By Geremia Di Maro
As the community searches for answers to the COVID pandemic, both the Commonwealth of Virginia and UVA have rolled out apps designed to suppress the spread of the virus. While state officials are excited about the state app’s ability to track the disease, UVA’s app—which cost a similar amount to develop—merely encourages users to evaluate their own symptoms.
Almost two months after launching, the Virginia Department of Health’s COVIDWISE app—the nation’s first COVID-19 exposure-notification app for iPhone and Android devices—is slated to reach an important milestone of 600,000 downloads in the commonwealth, as thousands of Virginians continue to download the app each day. Currently, about 13.2 percent of the state’s population has the app on their phones.
COVIDWISE is among a growing list of similar exposure-notification apps in the U.S. The app trades randomly generated IDs between cell phones via Bluetooth connection, without draining battery or accessing location data. Then the app compares the IDs the phone has received to a statewide database of IDs associated with positive COVID-19 test results. If an app user tests positive. and inputs that test in the app, any other app user who has been near the positive case will then be notified.
“There is no GPS or other location data at all, it doesn’t matter where geographically you were,” says Andrew Larimer, an engineer with Spring ML, who helped develop COVIDWISE and is also assisting in the development of a similar app in North Carolina. “The only thing that matters, from the app’s perspective, is whether you were nearby someone else who has gone on to test positive for COVID 19…This framework was designed to take people’s privacy concerns very seriously, and avoid any kind of location tracking.”
As of September 28, 225 positive cases of COVID-19 have been confirmed via COVIDWISE.
“We don’t collect location data, we don’t collect any sort of personal identifying information,” says Jeff Stover, the executive advisor to the Virginia Department of Health commissioner. “The issue is for any given state, because it’s an anonymous process, it’s very difficult to link back to anything and show any kind of correlation …We understand that this creates data limitations for some people who would like to do more, but we’re serious about protecting patient privacy and just privacy in general.”
However, Stover cited a recently published study by Oxford University examining the potential for exposure-notification apps to reduce the rate of infection and the subsequent number of deaths caused by COVID-19 in a given area, based on an analysis of app usage and case statistics in Washington state. According to the study’s findings, “a well-staffed manual contact tracing workforce combined with 15 percent uptake of an exposure notification system could reduce infections [from COVID-19] by 15 percent and deaths by 11percent.”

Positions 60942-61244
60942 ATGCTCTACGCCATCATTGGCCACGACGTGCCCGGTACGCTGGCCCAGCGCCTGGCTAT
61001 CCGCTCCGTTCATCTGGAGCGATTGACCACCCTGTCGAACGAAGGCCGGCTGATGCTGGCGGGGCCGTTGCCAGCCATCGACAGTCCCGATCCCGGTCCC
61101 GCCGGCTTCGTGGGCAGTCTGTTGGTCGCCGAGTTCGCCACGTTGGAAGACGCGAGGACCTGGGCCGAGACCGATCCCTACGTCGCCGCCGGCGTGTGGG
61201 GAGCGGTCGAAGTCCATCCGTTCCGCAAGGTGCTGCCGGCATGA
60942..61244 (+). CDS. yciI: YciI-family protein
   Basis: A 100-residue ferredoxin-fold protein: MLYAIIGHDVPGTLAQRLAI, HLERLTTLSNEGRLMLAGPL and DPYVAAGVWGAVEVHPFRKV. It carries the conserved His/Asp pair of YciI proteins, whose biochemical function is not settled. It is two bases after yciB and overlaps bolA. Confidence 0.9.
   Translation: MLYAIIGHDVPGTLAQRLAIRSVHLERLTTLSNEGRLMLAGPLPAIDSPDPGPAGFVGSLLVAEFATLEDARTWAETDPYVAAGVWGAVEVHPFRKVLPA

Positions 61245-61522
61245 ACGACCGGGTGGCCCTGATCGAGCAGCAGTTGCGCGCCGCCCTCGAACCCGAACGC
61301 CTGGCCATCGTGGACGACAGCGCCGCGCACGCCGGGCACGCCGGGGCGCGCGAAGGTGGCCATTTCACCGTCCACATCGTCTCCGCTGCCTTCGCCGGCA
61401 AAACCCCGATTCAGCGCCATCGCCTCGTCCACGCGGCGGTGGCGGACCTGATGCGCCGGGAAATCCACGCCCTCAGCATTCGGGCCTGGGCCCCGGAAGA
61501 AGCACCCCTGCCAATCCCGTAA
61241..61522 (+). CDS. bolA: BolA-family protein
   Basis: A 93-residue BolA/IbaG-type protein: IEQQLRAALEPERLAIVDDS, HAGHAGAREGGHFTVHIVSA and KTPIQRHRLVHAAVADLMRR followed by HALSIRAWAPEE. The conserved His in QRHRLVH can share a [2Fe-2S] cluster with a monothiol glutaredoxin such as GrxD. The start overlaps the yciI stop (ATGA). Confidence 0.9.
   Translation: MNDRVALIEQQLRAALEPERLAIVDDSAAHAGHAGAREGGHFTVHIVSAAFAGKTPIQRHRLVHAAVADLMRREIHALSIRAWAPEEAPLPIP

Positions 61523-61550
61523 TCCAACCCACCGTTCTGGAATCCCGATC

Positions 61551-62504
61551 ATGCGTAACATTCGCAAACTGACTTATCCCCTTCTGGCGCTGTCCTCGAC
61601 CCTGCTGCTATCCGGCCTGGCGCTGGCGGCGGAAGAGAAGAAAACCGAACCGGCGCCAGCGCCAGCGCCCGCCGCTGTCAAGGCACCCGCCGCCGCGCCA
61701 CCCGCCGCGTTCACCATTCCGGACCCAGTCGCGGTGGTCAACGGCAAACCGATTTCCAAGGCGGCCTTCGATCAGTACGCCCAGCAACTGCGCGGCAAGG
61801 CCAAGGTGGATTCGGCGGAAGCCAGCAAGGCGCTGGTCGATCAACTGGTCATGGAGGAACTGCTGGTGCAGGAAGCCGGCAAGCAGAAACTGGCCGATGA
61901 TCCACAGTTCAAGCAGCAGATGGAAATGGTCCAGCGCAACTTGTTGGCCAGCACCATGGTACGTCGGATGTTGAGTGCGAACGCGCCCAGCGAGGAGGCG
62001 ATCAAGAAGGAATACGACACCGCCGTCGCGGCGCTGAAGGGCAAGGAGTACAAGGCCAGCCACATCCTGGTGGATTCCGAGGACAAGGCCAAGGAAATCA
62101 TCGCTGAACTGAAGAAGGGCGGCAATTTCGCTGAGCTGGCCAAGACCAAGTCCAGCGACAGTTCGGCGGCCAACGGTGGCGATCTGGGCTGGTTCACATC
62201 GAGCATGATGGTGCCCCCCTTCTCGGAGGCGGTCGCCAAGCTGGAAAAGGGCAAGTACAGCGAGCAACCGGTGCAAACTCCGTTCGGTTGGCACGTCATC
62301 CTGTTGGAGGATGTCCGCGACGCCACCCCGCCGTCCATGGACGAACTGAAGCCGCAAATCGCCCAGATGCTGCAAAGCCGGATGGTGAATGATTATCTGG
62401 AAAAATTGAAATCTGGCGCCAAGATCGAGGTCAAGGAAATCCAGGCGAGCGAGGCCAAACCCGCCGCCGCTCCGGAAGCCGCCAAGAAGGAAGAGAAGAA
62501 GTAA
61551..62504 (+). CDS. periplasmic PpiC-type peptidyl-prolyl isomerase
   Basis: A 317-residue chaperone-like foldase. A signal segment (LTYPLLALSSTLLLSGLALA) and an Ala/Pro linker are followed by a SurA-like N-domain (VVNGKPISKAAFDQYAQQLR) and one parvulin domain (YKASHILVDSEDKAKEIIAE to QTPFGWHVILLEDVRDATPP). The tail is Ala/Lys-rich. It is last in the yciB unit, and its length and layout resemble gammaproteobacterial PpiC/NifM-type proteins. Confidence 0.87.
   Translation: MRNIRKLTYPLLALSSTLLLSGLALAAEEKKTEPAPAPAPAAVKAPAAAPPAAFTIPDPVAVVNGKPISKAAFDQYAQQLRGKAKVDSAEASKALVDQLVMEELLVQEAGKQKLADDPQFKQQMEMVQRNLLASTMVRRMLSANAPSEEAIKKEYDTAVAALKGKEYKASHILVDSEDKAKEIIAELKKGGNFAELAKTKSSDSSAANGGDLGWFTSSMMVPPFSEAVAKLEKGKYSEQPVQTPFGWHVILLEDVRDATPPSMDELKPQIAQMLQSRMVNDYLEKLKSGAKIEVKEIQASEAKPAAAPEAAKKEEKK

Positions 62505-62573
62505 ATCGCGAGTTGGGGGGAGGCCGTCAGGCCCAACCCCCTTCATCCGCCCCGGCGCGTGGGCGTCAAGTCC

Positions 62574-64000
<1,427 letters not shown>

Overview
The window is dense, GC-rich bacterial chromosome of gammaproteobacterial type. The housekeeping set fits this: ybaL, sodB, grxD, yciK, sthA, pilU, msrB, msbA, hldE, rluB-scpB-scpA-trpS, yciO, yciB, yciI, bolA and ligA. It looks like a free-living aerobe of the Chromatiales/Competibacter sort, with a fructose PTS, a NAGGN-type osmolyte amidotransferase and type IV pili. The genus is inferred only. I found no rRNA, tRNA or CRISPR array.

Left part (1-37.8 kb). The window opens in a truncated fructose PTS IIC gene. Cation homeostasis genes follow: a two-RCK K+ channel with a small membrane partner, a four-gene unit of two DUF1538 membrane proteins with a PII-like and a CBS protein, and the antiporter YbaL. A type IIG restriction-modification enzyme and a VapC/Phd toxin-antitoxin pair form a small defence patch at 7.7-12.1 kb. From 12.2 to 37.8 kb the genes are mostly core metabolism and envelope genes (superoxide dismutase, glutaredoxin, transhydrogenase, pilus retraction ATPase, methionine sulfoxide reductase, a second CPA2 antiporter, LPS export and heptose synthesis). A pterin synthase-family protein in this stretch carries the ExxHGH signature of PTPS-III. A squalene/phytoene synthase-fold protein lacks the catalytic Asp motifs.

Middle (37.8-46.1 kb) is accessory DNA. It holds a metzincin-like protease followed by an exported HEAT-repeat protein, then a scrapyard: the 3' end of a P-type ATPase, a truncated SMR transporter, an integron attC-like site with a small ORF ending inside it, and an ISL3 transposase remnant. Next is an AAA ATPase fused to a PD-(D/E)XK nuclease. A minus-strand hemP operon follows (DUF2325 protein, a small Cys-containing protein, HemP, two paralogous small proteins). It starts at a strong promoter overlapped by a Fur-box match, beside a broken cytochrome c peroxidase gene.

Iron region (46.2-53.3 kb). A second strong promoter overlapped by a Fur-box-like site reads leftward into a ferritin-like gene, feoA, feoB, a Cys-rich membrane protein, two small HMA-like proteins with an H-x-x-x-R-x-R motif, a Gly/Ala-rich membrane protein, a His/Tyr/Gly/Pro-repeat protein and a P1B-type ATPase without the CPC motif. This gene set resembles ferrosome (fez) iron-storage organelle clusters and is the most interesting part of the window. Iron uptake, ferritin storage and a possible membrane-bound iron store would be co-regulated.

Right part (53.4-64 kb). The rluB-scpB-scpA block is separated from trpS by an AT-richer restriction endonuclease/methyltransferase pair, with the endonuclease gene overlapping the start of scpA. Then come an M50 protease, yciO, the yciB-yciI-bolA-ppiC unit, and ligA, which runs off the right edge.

Stover says that, with more Virginians downloading COVIDWISE each day, the state expects to reach that 15 percent threshold in the next few weeks. He also emphasizes that there are still few concrete examples and metrics to hold COVIDWISE up to, since Virginia was the first U.S. state to employ exposure-notification technology in earnest.
“Obviously, the more downloads there are, the greater the impact,” Stover says. “But because we were the first state out of the gate, it’s very difficult—it’s as if we’re running a race by ourselves, and we can’t really tell if we’re running fast or slow, or somewhere in between. So there’s no one to compare ourselves to.”
Although not nearly as complex or as involved as the COVIDWISE app, UVA has also rolled out its own app—Hoos Health Check—for students, faculty, and staff to use to combat the spread of COVID-19 on Grounds and in Charlottesville.
Designed through a partnership between the university and Charlottesville app developer WillowTree, Hoos Health Check is meant to work alongside and with COVIDWISE. UVA’s app does not share or collect data like an exposure-notification app, but encourages users to also download COVIDWISE, according to university spokesperson Brian Coy. However, Hoos Health Check does require users to sign in to the app via their university-affiliated account.
Hoos Health Check cost $300,000 to develop, and Coy notes that this figure includes additional features embedded within the app, but did not specify what they were. By comparison, COVIDWISE cost $229,000 in CARES Act funds to develop and has a maintenance budget of $29,000.
“The primary purpose of Hoos Health Check is to prompt users to evaluate their own health and symptoms every day before coming to Grounds,” says Coy, “as a means of helping them make the decision to stay home and away from other members of the community in the event they are feeling ill (and thus, potentially infected with COVID-19).”
The app reminds users daily to complete the symptom check, although it is only required if a student or employee plans to be physically present on Grounds on a given day. If a user reports no symptoms (cough, shortness of breath, fever, muscle pain, loss of smell or taste, etc.), he is presented with a set of guidelines for preventing the spread of COVID-19, including wearing a mask in the presence of others, maintaining social distancing, and encouraging others to also follow public health guidelines.
If a user indicates that he’s feeling sick, the app “prompts him to contact student health or his health-care provider for additional screening,” Coy says. It doesn’t enter the symptoms in any database or automatically communicate with any public health authorities.
Coy says more than 27,000 downloads of Hoos Health Check have taken place since its launch in early August, adding that the app sees greater than 80 percent daily usage across the university community.
COVIDWISE is free to download on Apple’s app store or the Android store.